One on One with IBM’s Global VP for Data Analytics
As the Global Vice President of Systems Software and Growth Solutions for IBM, Jacqueline Woods has a tremendous amount of influence over a $12-billion portfolio of cloud, mobile, and big data solutions. Woods, who delivered a keynote at this week’s Leverage Big Data conference in Florida, recently sat down with Datanami to share her views on big data, and talk about how IBM is helping customers succeed with big data analytics.
Alex Woodie: There’s a tremendous amount of excitement around big data at the moment, but also a lot of confusion. Are you hearing from customers that big data is a challenge to be overcome, or an opportunity to get ahead of the competition?
Jacqueline Woods: It’s actually both. I think that most companies see it as an opportunity, that if they have the right data and information to leverage inside their organization, that they can clearly use that data to make better decisions, and it can be a competitive advantage.
Having said that, what obviously is important is understanding the type of data that you need in order to make those best decisions or next-best actions at the right time. And that is not so necessarily obvious, nor is it intuitive. Companies also want to be able to leverage data from external sources, which they obviously have far less control over than data they may have in their enterprise.
AW: What are the biggest challenges you’re hearing from customers? Are they struggling to get the right infrastructure or software, or do they need more data, or…..?
JW: Anytime you’re building something you always have to think about the infrastructure or the platform on which it’s built. That’s critical. If I need to ingest more terabytes of data at a certain rate, do I literally have network and other infrastructure available to do that? Do I have the capacity in my systems? Can my data center handle it?
The other thing that’s important for customers is not biting off more than they can chew. Some of the challenges that companies face, as with any significant project, is where to start. Who in the organization are the folks who are spearheading this? Who has the biggest relevance and clear ownership of this and is going to be the champion within the organization?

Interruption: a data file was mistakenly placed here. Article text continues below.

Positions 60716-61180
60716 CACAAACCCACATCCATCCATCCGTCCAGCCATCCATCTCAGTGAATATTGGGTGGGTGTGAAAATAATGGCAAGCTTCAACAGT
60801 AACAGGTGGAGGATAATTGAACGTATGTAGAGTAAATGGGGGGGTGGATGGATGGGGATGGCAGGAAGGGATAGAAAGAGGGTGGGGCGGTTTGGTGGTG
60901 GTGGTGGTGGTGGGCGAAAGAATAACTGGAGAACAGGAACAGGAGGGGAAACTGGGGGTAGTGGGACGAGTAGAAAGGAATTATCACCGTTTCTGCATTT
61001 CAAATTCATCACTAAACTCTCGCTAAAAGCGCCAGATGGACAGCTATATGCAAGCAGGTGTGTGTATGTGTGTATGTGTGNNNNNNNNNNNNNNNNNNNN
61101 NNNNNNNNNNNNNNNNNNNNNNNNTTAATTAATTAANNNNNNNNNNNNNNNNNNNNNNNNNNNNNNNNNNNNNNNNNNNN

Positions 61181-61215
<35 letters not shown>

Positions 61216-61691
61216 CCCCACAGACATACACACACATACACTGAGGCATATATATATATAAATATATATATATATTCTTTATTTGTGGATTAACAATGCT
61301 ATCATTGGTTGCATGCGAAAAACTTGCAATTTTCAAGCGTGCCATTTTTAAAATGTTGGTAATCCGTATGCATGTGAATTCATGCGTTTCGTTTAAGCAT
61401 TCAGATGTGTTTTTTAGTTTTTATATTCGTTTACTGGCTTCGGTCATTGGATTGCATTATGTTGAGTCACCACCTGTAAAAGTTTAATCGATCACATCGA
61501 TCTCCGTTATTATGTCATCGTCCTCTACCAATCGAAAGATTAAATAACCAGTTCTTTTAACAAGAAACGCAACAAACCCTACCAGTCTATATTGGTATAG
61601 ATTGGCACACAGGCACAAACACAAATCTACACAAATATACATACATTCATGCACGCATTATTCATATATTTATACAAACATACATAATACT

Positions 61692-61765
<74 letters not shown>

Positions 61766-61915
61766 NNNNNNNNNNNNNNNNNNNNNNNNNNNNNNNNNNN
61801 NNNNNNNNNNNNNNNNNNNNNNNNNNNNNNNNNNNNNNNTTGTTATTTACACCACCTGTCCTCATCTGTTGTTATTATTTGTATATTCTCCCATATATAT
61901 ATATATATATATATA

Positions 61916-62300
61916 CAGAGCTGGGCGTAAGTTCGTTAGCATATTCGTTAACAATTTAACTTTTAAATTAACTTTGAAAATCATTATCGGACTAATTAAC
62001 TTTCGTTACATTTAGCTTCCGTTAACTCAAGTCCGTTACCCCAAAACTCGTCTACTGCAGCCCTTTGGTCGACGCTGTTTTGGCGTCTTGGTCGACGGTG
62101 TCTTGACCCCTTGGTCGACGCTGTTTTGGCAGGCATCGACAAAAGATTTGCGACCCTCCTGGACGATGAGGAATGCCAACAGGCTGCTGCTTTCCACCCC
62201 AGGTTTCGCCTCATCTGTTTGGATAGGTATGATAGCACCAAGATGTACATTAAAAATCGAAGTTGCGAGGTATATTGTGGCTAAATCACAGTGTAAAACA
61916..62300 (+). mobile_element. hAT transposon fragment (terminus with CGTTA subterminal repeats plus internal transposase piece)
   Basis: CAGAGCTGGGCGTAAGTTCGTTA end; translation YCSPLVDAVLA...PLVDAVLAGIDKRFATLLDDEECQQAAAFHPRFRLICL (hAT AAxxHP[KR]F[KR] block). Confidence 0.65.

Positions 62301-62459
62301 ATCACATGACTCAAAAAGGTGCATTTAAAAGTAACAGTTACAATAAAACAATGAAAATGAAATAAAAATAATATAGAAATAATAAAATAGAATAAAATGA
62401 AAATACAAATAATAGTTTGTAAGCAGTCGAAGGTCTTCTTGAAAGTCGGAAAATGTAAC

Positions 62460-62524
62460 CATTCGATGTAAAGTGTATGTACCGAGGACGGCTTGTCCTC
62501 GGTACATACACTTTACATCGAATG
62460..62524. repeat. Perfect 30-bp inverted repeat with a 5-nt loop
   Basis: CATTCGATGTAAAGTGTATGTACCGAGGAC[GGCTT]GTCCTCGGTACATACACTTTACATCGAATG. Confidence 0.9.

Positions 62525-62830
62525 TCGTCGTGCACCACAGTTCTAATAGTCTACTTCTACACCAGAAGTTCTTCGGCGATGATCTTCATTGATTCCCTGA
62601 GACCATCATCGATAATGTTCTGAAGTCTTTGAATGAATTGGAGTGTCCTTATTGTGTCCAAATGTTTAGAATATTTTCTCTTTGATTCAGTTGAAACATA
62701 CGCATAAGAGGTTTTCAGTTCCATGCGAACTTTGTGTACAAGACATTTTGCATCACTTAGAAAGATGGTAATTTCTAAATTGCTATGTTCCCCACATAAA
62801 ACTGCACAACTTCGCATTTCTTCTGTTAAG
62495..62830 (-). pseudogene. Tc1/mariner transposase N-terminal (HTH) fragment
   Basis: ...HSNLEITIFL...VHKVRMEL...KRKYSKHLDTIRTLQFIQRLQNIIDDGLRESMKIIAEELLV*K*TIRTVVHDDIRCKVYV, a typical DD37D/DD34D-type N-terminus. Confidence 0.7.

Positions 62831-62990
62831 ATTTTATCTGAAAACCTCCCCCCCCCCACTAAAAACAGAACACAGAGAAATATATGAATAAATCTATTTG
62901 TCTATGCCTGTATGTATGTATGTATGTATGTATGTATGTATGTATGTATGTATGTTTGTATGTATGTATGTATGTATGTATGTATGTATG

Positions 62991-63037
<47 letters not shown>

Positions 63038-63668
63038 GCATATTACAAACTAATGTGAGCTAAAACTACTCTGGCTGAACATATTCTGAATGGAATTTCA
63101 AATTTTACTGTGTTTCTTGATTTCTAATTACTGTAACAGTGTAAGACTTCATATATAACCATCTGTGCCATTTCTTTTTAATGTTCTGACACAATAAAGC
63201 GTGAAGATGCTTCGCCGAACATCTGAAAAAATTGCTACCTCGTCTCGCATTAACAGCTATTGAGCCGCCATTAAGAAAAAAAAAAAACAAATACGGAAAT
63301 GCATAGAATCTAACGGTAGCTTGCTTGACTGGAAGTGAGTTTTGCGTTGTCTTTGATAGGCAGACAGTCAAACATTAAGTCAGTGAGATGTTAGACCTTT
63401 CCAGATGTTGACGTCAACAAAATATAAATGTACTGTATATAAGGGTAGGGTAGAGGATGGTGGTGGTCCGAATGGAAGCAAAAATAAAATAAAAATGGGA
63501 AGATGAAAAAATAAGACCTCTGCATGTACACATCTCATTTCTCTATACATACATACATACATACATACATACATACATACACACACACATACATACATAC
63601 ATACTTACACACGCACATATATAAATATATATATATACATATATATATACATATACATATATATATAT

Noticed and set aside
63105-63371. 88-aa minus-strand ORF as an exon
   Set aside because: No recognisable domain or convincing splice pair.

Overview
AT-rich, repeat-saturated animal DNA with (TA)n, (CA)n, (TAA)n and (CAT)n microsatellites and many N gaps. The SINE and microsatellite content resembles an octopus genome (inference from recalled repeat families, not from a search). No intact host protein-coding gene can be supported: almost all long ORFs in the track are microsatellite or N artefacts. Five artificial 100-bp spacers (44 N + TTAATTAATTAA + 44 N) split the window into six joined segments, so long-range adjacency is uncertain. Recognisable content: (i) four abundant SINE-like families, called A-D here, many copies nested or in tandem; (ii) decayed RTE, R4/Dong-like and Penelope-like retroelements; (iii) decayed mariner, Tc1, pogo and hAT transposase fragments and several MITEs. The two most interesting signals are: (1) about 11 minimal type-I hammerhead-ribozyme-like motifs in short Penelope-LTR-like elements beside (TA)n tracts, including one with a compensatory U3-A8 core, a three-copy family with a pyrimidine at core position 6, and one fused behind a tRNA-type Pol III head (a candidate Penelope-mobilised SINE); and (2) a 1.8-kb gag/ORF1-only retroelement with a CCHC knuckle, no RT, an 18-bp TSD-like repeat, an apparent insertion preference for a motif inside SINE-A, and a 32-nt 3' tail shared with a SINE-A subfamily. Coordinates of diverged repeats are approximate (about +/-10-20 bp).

It requires an extraordinary amount of collaboration among multiple players in your enterprise. There has to be someone who is more of an orchestrator, who isn’t always directly out of the CIO’s office. But he has to be able to galvanize and integrate the right parts of his organization. We’re seeing a lot of that consternation, if you will–who has the lead. It’s not easy. This is about transformation, roles, and leaderships of certain types of projects. Those things over time have tended to change.
AW: If it’s not the CIO, who do you see leading the big data initiatives among IBM’s customers?
JW: At a lot of companies now, there’s a new role that’s popping up and to me it’s a cross between the CIO and CTO, which is the Chief Data Officer. Sometimes that person reports to the CIO. But 100 percent of their role is to really understand what type of data requirements are needed inside of an organization and then helping the IT leadership understand those needs and requirements. And they tend to be the broker between the business constituency and the IT constituency.
This is moving beyond what would be the typical data analyst or data scientist role. This is a much higher-level role that really thinks and talks about the strategy, where it’s deployed, and what initiatives are done. They’re working with the leadership teams to decide what projects are going to be done first, and why and how they’re prioritized and what value those projects are going to bring to the organization, what are the expectations.
AW: How are Chief Data Officers helping their organizations be successful?
JW: They help the organization ensure that they’re not biting off more than they can chew, that they have clearly definable projects and business outcomes that they can build upon. Where we see success is where they have a clearly defined scope, where they can get some quick wins and people understand and see the value. They like that and want more of it.
Projects that have an opportunity to be less successful are ones that are way too broad in scope. People’s patience and tolerance for longer-term projects in today’s world just isn’t there anymore. If something is taking 18 months, that’s way too long. If you have a much smaller set of projects that are in these three-to-four month increments, then they can see success, they can see something building, they can start getting value right away, and then they can move onto the next thing. And then before you know it, a year-and-a-half has elapsed and it looks like you have had a tremendous amount of success, because you’ve probably had five small projects, and you’re already seeing value and outcomes from those projects. And that’s typically what companies are looking for now.